Published: July 11, 2006
A pencil and poster paint on shirt cardboard by Bill Traylor (1854-1947) was the top lot at Slotin Auction’s Spring Masterpiece Sale. The work, “Woman in Polka Dot Skirt,” circa 1939-42, realized $33,350.
Another highlight of the 800-lot sale was a rare, brown glaze face jug crafted around 1970 by the renowned folk artist Arie Meaders that sold for $9,660.
The jug, in mint condition, had been consigned by a girlfriend of the artist. “Arie Meaders has been a favorite at past auctions, so it didn’t surprise me when a bidding war broke out over this piece,” said Steve Slotin, president of Slotin Auction.
Slotin said the sale grossed just under $1 million. “That’s about what we’ve posted the last four or five auctions,” he said. “The market is holding steady, which is good in a tough economy. Folk art is a solid investment.”
Folk artist William Hawkins (1895-1990) was also represented at the sale. His enamel on Masonite work from 1984, “Female Leopard,” inspired lively bidding before fetching $16,100.
An enamel on wood board by Uncle Jack Dey, titled “Bears in the Stream,” circa 1977, garnered $10,810. The work, huge at 44 by 32 inches, is thought to be Dey’s last painting.
What would a folk art auction be without something by the late Howard Finster? A smaller work by the artist, titled “Night, Day,” circa 1976, measuring 21 by 24 inches, sailed past its high estimate of $6,000 before hammering for $9,487.
Interest in African American quilts has been keen in recent years and several crossed the block here. One that wowed the crowd was a velvet piece with blue cotton backing. Measuring 65 by 78 inches, it sold for $1,725. “The response to our African American quilts was tremendous,” Slotin said. “Buyers can expect to see more in future sales.”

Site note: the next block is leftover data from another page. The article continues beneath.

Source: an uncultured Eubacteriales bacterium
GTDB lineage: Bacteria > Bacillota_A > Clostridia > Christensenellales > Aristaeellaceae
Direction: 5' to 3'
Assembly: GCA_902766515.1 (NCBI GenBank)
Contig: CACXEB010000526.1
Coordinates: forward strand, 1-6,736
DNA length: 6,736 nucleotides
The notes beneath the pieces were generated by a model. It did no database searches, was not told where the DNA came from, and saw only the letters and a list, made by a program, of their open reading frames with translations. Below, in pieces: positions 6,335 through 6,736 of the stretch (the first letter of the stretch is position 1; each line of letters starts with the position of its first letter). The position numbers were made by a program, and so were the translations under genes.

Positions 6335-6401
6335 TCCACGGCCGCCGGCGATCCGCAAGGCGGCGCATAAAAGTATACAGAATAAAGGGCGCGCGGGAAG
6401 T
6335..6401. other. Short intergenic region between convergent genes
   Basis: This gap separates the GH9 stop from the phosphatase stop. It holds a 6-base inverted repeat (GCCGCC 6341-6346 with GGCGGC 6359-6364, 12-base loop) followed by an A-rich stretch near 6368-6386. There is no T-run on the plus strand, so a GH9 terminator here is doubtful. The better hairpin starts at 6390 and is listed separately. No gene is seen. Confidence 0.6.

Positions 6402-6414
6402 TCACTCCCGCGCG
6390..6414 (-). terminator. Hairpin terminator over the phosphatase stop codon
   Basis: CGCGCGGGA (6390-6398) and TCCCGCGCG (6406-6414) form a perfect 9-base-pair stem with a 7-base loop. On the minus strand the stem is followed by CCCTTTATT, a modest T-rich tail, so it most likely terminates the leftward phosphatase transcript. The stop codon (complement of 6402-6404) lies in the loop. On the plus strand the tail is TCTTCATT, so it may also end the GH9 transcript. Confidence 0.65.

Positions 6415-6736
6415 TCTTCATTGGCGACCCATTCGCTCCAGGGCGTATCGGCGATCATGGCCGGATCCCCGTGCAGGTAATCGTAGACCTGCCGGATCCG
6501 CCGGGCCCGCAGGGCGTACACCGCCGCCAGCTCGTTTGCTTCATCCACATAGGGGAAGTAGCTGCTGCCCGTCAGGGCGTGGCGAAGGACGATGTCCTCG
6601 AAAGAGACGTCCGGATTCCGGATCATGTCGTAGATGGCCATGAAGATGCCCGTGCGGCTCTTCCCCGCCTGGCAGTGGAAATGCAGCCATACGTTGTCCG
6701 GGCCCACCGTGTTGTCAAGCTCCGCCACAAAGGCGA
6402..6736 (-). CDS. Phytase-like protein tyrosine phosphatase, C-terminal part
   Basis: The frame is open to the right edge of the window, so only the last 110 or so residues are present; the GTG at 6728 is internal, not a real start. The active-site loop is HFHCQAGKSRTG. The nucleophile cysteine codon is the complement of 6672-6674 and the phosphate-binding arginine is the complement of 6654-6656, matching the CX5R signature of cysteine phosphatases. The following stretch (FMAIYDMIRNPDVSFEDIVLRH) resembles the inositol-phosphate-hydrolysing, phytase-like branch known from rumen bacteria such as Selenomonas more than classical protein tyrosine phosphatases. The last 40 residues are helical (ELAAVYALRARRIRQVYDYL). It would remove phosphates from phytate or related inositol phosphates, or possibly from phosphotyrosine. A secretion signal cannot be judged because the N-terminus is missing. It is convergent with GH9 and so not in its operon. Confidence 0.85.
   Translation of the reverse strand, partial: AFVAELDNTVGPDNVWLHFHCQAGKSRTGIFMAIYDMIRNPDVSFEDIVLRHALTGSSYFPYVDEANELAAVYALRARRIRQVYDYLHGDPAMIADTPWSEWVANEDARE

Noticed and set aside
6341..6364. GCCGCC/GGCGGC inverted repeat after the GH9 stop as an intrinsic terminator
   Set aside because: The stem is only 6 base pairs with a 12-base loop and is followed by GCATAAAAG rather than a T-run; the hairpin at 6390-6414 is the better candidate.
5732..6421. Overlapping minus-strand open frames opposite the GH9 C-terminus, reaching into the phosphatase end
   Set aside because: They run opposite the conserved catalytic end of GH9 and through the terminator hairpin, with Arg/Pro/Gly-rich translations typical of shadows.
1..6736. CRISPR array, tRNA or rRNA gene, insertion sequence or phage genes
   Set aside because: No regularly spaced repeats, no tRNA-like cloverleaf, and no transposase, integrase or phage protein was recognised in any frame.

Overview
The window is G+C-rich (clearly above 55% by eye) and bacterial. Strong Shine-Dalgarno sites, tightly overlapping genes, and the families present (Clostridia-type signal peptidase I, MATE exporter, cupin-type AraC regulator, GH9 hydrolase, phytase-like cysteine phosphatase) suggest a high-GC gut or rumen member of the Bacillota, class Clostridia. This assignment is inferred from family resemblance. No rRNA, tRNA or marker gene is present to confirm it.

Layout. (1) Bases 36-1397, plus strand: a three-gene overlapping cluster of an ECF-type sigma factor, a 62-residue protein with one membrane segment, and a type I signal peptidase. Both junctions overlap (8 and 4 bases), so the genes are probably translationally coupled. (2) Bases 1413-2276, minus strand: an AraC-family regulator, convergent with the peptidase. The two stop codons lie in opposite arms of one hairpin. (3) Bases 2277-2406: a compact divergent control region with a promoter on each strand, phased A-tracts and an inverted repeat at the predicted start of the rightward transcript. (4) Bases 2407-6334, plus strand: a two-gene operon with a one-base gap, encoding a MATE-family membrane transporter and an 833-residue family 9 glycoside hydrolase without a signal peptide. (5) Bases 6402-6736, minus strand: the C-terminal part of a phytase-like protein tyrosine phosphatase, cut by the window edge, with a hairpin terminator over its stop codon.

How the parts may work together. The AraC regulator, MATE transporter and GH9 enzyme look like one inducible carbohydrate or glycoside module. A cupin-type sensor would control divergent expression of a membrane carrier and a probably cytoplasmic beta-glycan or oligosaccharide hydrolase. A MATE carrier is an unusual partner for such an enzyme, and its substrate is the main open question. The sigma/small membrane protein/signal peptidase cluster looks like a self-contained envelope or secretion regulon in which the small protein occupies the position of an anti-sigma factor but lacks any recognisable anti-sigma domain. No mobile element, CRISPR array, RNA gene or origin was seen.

African American vernacular photography standouts includedone showing a young lady’s first Communion in New York taken bynoted photographer James Van Der Zee (1886-1983); it went for$2,415.
A daguerrotype of a young black girl in a suit with white collar, holding a sign that said, “Midnight Choo-Choo” was a bargain at a mere $287.
On the other hand, some lots brought far more than expected. For example, a carved wooden buffalo by the artisan Linville Barker was expected to fetch around $1,000. Instead, the piece, done in 1994, went for five times that, at $5,462.
A carved and painted bas-relief executed in 1991 by the self-taught artist Leroy Almon, “The Old Gambler,” was expected to reach no more than $1,200 but achieved $4,600.
Works by Ulysses Davis (1913-1990) have long been a favorite at Slotin auctions. His painted wood carving of an androgynous fantasy figure surpassed the high estimate of $8,000, reaching $10,350.
Jugs were first up in the sale and they grabbed the crowd’s attention. A standout was Billy Ray Hussey’s urn, “The Friend at the Top,” showing humorous ways to reach heaven, that gaveled for $4,887.
A signed and dedicated two-tone vase by Cheever Meaders,circa 1964, rose to $2,875. The item was unusual in that Meaders,who was illiterate, rarely signed his work. It is possible his wifewrote the words, “Signed Cheever Meaders, for Kenneth Rogers.”
European Master paintings highlights included an oil on board by the British artist Alfred Daniels (b 1924), “Royal Park Hotel,” circa 1960, that sold for $1,150 and an 8-by-10-inch oil on board by Frank Kleinholz (1901-1987), “Woman With Flowers,” circa 1960s, that hanged hands for $4,312. Interest has been keen in Kleinholz, who was blacklisted by Senator Joseph McCarthy in 1953.
Next up for Slotin Auction is not an auction but a folk art show, slated for August 18-20 at the North Atlanta Trade Center in Norcross, Ga., featuring more than 90 folk art galleries and dealers from across the country.
All prices reported include a 15 percent buyer’s premium. For more information, www.slotinfolkart.com or 770-932-1000 or 404-403-4244.
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